RETURNING TO SAL SI PUEDES
— Sal Si Puedes means “leave if you can” and is the name
for many a town; this one is on the U.S.-Mexican border.
In summer I return from where
I was sent away. I loiter around we
in which they gather, seek the familiar
italicized in old school books,
made foreign by teachers.
Salsa. Tejano. Margarita.
Back then Texas Rangers shot up the windows:
You a marine, ese? And detention
for speaking Spanish in the hallway.
Fifteen minutes away from the border
and mostly Mexican,
home was fading “Anglo Town.”
My mother was Class Favorite,
but the newspapers refused to run
her picture crowned Queen Cardinal
because her name was Esperanza Gomez.
She insists I wear my sandals inside,
frowns when I drink from the faucet,
for wanting to savor the same bitterness,
bottom-speckled, as if I’ve never known
anything but this.
Over on the island, tap water
bleaches the fish
even in quick rinses.
Fifty years ago the shorefront was sold
but we didn’t have that, they remind me.
MTV has made South Padre into Matamoros,
and Matamoros is now shuttered maquilas,
bad soil and sicarios-in-training.
I drag out the old vacuum,
as amazons on open t-stands
cock an eye and flatten to unease.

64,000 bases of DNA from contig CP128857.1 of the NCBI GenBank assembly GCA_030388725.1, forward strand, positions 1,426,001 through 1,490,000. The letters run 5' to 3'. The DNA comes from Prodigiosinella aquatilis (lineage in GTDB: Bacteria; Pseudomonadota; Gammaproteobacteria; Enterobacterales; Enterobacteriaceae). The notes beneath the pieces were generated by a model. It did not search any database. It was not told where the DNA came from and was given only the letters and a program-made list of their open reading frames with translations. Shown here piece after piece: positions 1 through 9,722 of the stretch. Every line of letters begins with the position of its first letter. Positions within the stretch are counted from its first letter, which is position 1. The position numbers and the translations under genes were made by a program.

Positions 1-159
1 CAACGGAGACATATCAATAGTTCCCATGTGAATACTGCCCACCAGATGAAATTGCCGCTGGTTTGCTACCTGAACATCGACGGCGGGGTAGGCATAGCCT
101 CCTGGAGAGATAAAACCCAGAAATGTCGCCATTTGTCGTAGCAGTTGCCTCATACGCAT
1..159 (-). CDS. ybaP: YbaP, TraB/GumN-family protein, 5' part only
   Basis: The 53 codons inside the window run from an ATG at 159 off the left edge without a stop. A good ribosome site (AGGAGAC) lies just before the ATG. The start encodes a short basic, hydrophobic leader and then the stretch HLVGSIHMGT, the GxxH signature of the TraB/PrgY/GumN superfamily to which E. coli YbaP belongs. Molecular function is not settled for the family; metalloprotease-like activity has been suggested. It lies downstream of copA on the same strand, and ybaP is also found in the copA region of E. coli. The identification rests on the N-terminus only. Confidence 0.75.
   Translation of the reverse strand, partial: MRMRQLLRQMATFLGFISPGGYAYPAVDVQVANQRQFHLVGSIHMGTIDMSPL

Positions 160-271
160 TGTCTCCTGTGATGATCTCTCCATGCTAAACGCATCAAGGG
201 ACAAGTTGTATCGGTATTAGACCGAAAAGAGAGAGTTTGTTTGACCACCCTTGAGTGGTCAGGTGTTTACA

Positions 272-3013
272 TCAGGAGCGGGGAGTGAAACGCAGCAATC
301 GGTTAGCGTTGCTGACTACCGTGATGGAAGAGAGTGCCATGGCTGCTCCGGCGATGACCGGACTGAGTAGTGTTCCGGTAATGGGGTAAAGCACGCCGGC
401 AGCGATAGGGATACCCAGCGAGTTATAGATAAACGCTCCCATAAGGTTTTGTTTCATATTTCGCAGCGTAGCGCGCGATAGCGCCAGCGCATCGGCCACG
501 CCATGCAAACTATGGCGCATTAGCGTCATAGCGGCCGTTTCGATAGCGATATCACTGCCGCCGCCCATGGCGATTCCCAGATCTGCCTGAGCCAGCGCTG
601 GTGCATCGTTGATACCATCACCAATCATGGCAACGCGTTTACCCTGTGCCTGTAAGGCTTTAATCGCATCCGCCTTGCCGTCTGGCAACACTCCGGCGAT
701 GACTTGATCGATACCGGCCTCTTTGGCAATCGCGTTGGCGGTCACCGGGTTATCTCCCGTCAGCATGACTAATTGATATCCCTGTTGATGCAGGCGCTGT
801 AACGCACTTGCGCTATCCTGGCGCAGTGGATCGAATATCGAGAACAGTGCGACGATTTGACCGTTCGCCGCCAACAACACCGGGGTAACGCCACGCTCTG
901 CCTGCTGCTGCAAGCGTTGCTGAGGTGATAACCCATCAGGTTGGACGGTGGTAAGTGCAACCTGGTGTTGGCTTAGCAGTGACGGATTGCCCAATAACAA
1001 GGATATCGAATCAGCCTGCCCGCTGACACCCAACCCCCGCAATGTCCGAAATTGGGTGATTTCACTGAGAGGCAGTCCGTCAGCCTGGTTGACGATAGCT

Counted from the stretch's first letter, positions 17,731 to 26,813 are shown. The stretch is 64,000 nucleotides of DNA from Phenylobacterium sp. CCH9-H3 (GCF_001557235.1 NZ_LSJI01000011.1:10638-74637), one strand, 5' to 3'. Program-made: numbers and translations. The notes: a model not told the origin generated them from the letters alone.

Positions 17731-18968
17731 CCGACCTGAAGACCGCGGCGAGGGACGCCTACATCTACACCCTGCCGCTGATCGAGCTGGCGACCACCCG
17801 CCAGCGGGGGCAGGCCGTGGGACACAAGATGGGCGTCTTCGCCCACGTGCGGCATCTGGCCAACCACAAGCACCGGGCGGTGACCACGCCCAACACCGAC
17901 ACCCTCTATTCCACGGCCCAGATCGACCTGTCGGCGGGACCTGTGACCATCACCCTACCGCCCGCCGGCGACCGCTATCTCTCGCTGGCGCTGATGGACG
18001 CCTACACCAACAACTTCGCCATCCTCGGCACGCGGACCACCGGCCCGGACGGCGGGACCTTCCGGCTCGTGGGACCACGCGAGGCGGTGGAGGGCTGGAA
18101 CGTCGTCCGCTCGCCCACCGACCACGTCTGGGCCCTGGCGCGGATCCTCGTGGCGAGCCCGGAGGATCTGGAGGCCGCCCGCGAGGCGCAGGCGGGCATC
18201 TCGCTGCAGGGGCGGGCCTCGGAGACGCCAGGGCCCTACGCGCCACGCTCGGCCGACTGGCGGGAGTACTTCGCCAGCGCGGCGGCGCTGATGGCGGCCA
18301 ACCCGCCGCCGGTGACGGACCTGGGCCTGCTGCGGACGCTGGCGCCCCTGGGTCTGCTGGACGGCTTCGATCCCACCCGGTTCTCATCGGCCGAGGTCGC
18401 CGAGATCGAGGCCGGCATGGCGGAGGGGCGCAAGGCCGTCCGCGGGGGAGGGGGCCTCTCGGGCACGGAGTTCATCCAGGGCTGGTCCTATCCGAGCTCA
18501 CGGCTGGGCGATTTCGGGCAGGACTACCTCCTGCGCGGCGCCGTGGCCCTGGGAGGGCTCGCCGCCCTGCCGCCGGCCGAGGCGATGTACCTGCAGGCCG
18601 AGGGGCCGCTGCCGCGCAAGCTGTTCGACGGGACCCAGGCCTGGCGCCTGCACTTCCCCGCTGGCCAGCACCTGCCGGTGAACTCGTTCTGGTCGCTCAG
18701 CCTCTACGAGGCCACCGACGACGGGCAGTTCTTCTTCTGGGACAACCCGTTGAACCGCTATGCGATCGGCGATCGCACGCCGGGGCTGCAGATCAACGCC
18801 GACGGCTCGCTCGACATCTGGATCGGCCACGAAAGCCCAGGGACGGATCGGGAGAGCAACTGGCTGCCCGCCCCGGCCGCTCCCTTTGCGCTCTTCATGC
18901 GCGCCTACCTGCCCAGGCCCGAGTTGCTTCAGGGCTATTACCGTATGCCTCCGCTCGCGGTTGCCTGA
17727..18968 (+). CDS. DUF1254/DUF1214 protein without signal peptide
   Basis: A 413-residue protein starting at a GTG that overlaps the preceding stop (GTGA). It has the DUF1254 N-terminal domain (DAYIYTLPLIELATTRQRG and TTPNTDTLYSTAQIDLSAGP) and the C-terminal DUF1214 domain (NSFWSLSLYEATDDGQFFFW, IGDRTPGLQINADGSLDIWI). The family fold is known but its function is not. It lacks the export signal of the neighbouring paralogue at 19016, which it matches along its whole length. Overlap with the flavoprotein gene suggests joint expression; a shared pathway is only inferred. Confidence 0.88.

Go ahead, they sing from the kitchen,
rewashing dishes I already did.
Don’t you remember?
I flip the rusty switch
and jet-black sounds fill the room.
I drop the hose in fear
while they puff up and dance.
I forgot the disturbance
reminds them of hurricanes,
that love bare-footed
and beyond censor.
The joy of entering into the fray.
I jerk across the cracks,
and drone into the noise
that it hurts when you wash your hands
before touching my face,
kill the chickens while I sleep.
Tell me again why the leaves of palms
double as branches,
why crossing the desert
wove wolves into our steps.
Once I too swam the canal,
ran long, mountainous distances
for which we were made.
I go too far and nearly pull
the loose socket from the wall.
The amazons fall back
into spitting feather and seed.
Someone settles my hands,
tells me not to trouble:
Always the room returns
to how they want it,
to we in which they gather.
Born to a Mexican mother and Jewish father, ROSEBUD BEN-ONI was educated at NYU, The University of Michigan and The Hebrew University of Jersualem. A graduate of the 2010 Women’s Work Lab, Rosebud Ben-Oni is a playwright at New Perspectives Theater, and also at work on a new play MIDNIGHT IN MATAMOROS with Bob Teague of Truant Arts; it will feature music by Carlton Zeus. Her work appears in Arts & Letters, Puerto del Sol and Texas Poetry Review Her debut book of poems SOLECISM will be published by Virtual Artists Collective in early 2013. She is at work on her second book of poetry Somewhere in the Darkness, We Broke Even.